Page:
Huawei informed this morning that the company is taking new legal actions before the court of justice to stop Trump Government’s veto against the Chinese company. Huawei has filed a motion for a summary judgement on the lawsuit previously filed by the company against the Section 889 of the National Defense Autorization Act. Huawei asked the court of justice to declare this section unconstitutional.
In line with a court scheduling order, a hearing on the sumary motion is set for Sept. 19.
“On March 6, Huawei filed a lawsuit in the US, asking the court to declare certain parts of Section 889 as
unconstitutional, said Song Liuping (Chief Legal Officer, Huawei).
And he continued: “Just now, we filed a motion for a summary judgment. By doing this, we hope that the court can: issue a judgment in the fastest and most efficient way declare restrictions on Huawei as unconstitutional and stop enforcement of related sections Some people question why Huawei is fighting this law. They say it’s a PR stunt.
Let me be clear: This lawsuit is about what’s right. The NDAA is bad for Huawei. But it also takes away freedom of choice for American operators and consumers…Today it’s telecoms and Huawei. Tomorrow it could be your industry, your company, your consumers.
The judicial system is the last line of defense for justice. Huawei has confidence in the independence and integrity of the US judicial system. We hope that mistakes in the NDAA can be corrected by the court.”
In the complaint, Huawei argues that Section 889 of the 2019 NDAA singles out Huawei by name and not only bars U.S. government agencies from buying Huawei equipment and services, but also bars them from contracting with or awarding grants or loans to third parties who buy Huawei equipment or services—even if there is no impact or connection to the U.S. government.
Glen Nager, Huawei’s lead counsel for the case, said at the press conference that Section 889 of the 2019 NDAA violates the Bill of Attainder, Due Process, and Vesting Clauses of the United States Constitution. Thus the case is purely “a matter of law” as there are no facts at issue, thereby justifying the motion for a summary judgement to speed up the process.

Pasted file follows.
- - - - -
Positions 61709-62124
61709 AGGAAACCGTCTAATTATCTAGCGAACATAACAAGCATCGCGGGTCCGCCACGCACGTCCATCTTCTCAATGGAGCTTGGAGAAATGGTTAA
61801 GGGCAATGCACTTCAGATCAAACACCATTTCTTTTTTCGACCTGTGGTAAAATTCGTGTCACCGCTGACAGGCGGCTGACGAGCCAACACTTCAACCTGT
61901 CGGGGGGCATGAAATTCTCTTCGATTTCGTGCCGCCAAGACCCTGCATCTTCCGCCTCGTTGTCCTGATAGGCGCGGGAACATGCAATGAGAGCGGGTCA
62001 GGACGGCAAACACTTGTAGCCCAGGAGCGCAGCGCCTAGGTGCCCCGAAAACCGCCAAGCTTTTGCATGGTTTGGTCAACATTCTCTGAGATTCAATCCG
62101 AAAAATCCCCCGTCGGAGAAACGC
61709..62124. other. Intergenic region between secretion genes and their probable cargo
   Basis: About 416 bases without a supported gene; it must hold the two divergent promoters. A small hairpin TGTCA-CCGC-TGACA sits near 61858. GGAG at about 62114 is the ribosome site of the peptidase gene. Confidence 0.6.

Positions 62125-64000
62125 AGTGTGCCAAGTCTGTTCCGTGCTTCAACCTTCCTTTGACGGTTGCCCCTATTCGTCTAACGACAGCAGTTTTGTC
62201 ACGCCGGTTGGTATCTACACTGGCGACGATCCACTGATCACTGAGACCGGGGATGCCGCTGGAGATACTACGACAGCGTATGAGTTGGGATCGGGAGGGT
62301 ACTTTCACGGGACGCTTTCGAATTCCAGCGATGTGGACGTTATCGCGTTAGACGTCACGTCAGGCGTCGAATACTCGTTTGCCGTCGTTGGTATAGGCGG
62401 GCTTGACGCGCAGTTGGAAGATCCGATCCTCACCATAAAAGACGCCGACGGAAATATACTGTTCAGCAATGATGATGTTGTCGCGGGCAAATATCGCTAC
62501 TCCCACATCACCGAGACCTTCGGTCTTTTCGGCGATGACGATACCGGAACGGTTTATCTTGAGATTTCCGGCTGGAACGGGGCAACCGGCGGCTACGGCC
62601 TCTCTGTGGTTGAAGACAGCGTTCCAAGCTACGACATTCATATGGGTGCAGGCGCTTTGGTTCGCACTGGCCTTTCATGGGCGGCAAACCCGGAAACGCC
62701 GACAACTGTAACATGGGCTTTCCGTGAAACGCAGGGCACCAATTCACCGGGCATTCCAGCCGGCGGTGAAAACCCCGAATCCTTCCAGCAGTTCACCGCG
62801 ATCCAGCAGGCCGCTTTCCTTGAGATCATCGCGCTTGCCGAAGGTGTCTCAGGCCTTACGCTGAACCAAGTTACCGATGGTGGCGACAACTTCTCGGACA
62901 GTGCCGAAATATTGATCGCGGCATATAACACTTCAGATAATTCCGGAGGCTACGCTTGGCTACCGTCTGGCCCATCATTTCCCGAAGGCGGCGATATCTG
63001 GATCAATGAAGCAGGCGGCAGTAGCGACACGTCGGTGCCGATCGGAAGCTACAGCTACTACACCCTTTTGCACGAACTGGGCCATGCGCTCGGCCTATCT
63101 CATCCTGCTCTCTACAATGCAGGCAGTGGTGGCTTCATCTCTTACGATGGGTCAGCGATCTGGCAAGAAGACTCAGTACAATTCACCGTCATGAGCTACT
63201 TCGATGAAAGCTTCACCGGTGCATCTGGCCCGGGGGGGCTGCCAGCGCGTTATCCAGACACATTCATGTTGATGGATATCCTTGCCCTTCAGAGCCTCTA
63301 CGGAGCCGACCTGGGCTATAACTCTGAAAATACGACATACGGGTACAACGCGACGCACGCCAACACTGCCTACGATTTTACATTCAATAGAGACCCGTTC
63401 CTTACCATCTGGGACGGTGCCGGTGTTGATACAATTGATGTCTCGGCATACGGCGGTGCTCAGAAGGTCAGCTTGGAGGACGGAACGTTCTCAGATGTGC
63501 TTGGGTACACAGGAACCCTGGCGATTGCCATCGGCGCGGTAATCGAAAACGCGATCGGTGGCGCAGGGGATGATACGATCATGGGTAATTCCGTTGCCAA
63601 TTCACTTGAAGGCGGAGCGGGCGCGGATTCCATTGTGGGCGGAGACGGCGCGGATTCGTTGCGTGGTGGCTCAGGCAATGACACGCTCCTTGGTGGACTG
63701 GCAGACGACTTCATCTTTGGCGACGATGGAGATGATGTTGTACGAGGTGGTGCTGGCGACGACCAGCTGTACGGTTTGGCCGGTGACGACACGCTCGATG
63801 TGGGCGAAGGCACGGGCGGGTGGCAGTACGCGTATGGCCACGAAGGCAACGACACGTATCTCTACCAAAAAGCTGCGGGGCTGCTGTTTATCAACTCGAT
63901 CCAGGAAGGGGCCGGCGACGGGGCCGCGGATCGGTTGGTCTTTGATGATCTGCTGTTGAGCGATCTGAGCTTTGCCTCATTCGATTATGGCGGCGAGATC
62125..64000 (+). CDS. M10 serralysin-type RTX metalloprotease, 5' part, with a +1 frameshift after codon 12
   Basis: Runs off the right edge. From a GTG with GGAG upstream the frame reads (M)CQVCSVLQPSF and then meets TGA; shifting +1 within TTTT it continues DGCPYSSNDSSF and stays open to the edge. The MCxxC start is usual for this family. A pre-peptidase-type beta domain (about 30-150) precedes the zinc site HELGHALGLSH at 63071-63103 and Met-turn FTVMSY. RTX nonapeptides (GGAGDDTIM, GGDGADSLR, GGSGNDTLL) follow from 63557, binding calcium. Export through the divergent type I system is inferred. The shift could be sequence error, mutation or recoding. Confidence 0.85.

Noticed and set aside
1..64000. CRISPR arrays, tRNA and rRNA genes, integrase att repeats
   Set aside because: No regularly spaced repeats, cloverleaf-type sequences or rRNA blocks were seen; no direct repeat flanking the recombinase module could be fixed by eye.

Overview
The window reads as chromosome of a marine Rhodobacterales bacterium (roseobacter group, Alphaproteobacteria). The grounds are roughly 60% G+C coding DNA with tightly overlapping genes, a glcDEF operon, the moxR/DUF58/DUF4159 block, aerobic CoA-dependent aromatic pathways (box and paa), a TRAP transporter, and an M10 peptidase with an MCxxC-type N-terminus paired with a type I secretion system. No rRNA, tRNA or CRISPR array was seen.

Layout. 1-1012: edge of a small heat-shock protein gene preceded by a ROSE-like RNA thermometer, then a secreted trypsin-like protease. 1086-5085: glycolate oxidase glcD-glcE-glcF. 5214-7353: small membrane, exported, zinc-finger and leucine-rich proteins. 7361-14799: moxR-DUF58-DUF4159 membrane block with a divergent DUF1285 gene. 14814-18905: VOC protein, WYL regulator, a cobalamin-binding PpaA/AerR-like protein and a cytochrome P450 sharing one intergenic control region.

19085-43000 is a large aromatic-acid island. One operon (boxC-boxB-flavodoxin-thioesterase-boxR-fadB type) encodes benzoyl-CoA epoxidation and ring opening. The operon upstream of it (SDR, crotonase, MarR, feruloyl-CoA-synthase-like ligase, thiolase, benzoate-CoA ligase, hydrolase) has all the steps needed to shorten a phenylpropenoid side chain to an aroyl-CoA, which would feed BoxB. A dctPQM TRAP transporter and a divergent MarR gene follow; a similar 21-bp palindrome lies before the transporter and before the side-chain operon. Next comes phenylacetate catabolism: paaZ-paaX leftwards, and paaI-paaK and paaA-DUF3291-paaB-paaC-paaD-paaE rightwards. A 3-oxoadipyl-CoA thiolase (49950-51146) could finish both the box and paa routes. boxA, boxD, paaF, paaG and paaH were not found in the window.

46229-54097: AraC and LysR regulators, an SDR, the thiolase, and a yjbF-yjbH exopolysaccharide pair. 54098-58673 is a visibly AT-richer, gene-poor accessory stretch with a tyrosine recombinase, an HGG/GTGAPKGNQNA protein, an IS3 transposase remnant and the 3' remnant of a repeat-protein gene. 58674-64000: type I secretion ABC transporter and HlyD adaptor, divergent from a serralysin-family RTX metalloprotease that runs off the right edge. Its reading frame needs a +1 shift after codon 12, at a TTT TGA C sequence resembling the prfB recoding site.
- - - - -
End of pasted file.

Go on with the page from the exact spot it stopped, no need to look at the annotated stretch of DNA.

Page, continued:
Trump, using Huawei’s veto as a weapon in US-China trade negotiations
Last 23rd May 2019 The President of the United States, Donald Trump, made at a press conference the following decalrations: “But Huawei is something that’s very dangerous. You look at what they’ve done from a security standpoint, from a military standpoint. It’s very dangerous. So it’s possible that Huawei even would be included in some kind of a trade deal. If we made a deal, I could imagine Huawei being possibly included in some form of or some part of a trade deal.”
To the question “Given the tension now, not only over trade, but over Huawei and technology — what likelihood is there that there will be a trade deal in the next two months?”, President Trump answered: “Well, there’s a possibility. I think probably a good possibility. I don’t know how China can do this. Because I’ll be honest: We’re getting hundreds of billions of dollars brought into our country. We’ve never gotten 10 cents. We’re getting hundreds of billions of dollars coming into our country.
Image over the headline.- Detail of Huawei’s stand at the Mobile World Congress 2019 held in Barcelona (Spain). © Huawei.
Read below in full the statement made by Song Liuping in behalf of Huawei at the press conference held by the Chinese tech company this same morning: